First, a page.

My Kind of Country

Country music from a fan's point of view since 2008

Tag Archives: Lyle Lovett

Album Review: Adam Harvey — ‘Falling Into Place’

Falling into Place, released in 2011, is Adam Harvey’s ninth album overall and third release for Sony Music Australia. It won him Album of the Year from the CMA (Country Music Awards of Australia) in 2012.

The album opens with the mid-paced and inviting “Built To Last,” in which the narrator longs for a simpler time when quality (of both cars and women) mattered. “You Don’t Know My Love” finds the man working hard to help his girl overcome her skepticism and by the sounds of the uptempo arrangement, it doesn’t sound like much of a chore.

He’s nursing a hangover and some regrets about mid-week partying on “Hair of The Dog.” The title track is a pleasing mid-tempo ballad focusing on a relationship and the ways that life just kind of takes care of itself sometimes. “One More Beer” celebrates the end of the night when the bar is about to shut down. Harvey performs the song with a bit of a drunken’ swagger, which adds to the effect beautifully.

“A Good Woman Can” is a lively and playful uptempo honky-tonk infused duet with fellow Aussie Beccy Cole. The track is excellent even if it’s a bit frivolous. The pair works well together, however.

Harvey included three notable covers on the album. The album’s final cut, “Closing Time,” was first released and made famous by Lyle Lovett in 1986. It’s an excellent observational ballad about the people in the bar at closing time, complete with gorgeous vivid imagery.

The other two are a pair of songs Randy Travis recorded on Around The Bend in 2008. “Everything I Own Has Got A Dent” is a comical mid-tempo ballad in which a man confesses to having banged up cars, punched holes in walls and even disregarded love with his woman. He admits that even his heart has got a dent, too.

The second Travis song is his failed-to-chart single “Dig Two Graves,” which won him a Grammy nomination in 2009. Harvey’s version of the ballad, about a man who says he won’t last long if the love of his life should die before him, is excellent although it could’ve been a bit more traditional in its presentation.

Falling into Place is a great album, one which retains the more contemporary stylings of Harvey’s more recent work at the time. I wasn’t blown away by it, but there are some pretty good songs throughout.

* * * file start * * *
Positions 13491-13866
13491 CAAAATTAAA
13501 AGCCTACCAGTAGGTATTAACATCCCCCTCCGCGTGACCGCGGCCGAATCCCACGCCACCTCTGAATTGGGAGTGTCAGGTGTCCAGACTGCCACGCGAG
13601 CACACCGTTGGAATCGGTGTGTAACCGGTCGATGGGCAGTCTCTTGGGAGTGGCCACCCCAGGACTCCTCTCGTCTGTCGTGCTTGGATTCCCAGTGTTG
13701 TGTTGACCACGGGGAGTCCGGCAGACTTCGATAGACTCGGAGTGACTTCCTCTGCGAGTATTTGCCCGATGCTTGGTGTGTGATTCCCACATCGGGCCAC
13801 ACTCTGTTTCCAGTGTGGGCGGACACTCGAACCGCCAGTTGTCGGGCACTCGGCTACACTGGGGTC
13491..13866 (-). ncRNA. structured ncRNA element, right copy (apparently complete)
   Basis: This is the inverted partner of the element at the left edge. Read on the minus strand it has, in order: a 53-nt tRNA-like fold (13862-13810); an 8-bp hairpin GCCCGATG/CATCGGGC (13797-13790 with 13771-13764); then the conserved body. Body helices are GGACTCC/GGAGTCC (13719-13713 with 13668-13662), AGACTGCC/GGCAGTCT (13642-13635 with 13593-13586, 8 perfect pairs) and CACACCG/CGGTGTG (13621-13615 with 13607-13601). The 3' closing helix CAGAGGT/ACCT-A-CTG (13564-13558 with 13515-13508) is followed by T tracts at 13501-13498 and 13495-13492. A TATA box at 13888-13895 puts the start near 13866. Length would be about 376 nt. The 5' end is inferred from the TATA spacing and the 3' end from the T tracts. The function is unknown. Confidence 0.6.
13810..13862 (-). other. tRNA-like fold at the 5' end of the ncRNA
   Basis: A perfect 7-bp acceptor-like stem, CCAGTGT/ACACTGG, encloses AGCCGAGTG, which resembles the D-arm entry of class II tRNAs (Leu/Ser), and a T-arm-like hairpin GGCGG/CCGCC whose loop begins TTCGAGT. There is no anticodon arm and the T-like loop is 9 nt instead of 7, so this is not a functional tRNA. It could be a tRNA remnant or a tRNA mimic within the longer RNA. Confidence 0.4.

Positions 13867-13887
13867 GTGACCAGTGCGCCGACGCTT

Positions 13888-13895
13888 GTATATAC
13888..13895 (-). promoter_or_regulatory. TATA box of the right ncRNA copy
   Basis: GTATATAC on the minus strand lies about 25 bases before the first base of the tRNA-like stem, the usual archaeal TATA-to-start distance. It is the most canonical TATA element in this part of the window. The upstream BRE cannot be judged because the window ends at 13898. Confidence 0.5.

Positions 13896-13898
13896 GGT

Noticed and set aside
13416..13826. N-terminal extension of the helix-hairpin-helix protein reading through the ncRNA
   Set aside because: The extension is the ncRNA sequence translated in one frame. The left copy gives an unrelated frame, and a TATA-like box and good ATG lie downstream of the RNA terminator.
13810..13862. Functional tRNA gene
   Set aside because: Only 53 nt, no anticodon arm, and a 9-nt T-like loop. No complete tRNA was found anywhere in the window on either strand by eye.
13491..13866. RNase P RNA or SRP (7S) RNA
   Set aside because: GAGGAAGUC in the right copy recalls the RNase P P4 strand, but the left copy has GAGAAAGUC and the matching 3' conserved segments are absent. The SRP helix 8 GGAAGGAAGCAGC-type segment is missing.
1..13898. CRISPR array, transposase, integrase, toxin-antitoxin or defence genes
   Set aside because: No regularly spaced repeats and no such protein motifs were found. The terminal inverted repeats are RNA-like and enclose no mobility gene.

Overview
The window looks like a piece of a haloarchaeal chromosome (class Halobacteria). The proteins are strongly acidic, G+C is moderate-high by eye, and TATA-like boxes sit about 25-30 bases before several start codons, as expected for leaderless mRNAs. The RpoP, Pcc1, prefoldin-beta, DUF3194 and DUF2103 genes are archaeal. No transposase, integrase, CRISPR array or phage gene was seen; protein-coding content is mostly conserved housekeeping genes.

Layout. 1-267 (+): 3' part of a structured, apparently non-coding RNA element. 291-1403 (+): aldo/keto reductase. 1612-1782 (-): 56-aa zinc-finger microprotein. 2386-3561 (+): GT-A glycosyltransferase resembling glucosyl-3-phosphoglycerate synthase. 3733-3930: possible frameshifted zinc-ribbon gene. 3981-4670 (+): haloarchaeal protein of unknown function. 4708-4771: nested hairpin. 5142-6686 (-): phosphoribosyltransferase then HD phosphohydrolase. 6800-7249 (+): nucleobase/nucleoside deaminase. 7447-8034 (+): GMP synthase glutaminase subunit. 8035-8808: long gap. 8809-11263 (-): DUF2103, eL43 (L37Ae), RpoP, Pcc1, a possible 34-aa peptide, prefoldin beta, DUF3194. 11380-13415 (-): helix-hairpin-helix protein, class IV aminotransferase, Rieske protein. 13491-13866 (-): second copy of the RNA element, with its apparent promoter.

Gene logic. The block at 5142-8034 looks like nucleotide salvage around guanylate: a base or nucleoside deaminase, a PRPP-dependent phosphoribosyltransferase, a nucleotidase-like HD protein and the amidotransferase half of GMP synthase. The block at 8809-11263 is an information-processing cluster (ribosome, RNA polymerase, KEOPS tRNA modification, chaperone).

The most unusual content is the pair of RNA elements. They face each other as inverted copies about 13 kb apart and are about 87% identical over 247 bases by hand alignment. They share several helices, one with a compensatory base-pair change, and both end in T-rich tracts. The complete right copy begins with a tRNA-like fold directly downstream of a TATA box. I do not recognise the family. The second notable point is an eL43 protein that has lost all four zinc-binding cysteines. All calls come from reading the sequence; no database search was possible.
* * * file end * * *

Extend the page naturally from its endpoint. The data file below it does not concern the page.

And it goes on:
Grade: B+

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Classic Rewind: Lyle Lovett – ‘This Old Porch’

Album Review: Wynonna – ‘Tell Me Why’

tell me whyWynonna’s second solo album was released in May 1993,produced as before by Tony Brown. It did not sell as well as its predecessor, but was still certified platinum, and produced five top 10 hits.

The first single, the title track, was a mid-tempo Karla Bonoff song with a glossy contemporary country-rock feel, and reached #3 on Billboard. This performance was matched by its successor, the more delicate and sophisticated ‘Only Love. Written by Roger Murrah and Marcus Hummon, it doesn’t sound particularly country now, but it featured a strong vocal performance.

My favorite track by far, ‘Is It Over Yet’, is a solemn piano-led ballad with a sensitive string arrangement which allows Wynonna’s emotion-filled voice to shine on a song about the pain of a breakup. It peaked at #7.

The most successful single, ‘Rock Bottom’, only just missed the top of the charts. It was written by the songwriters behind Southern Rockers the Atlanta Rhythm Section, and has a bluesy rock groove which suits Wynonna’s confident growl, although it’s not really my favorite style. The final single, Mary Chapin Carpenter’s ‘Girls With Guitars’, is a strong country rock number celebrating female musicians by telling the story of one young woman’s progress from high school to adult success, defeating the expectations of sexist listeners along the way. Naomi Judd and Lyle Lovett contribute backing vocals on the song.

Jesse Winchester’s ‘Let’s Make A Baby King’ is a Christmas song which New Grass Revival had recorded a few years earlier in more bluegrassy style, and which Wynonna gave a black gospel makeover. While Wynonna’s version was not formally released as a single, it gained some airplay at Christmas. ‘Just Like New’ is another memorable Winchester song, a bluesy story about a car once owned by Elvis. Naomi Judd’s ‘That Was Yesterday’ is performed as a slowed down blues number.

‘Father Sun’ was written by Sheryl Crow, about to make her own breakthrough as a rock singer-songwriter, and has a rather elusive lyric. The production funnels Wynonna’s vocal through an echoey effect which wastes her greatest asset, her powerful voice, and more gospel style backing vocals swamp her at the end.

She does show her more subtle interpretative side with a cover of ‘I Just Drove By’, written and originally recorded by Kimmie Rhodes. This charming song is about sweet memories of childhood innocence, and Wynonna sings it beautifully.

While it is a long way from traditional, and a purist might challenge its country credentials on any level, Wynonna was able to take her place in the diverse sounds of 1990s country music. It’s an accomplished record in its own right, genre considerations aside, but that does make it tough to assign a grade to on a country blog.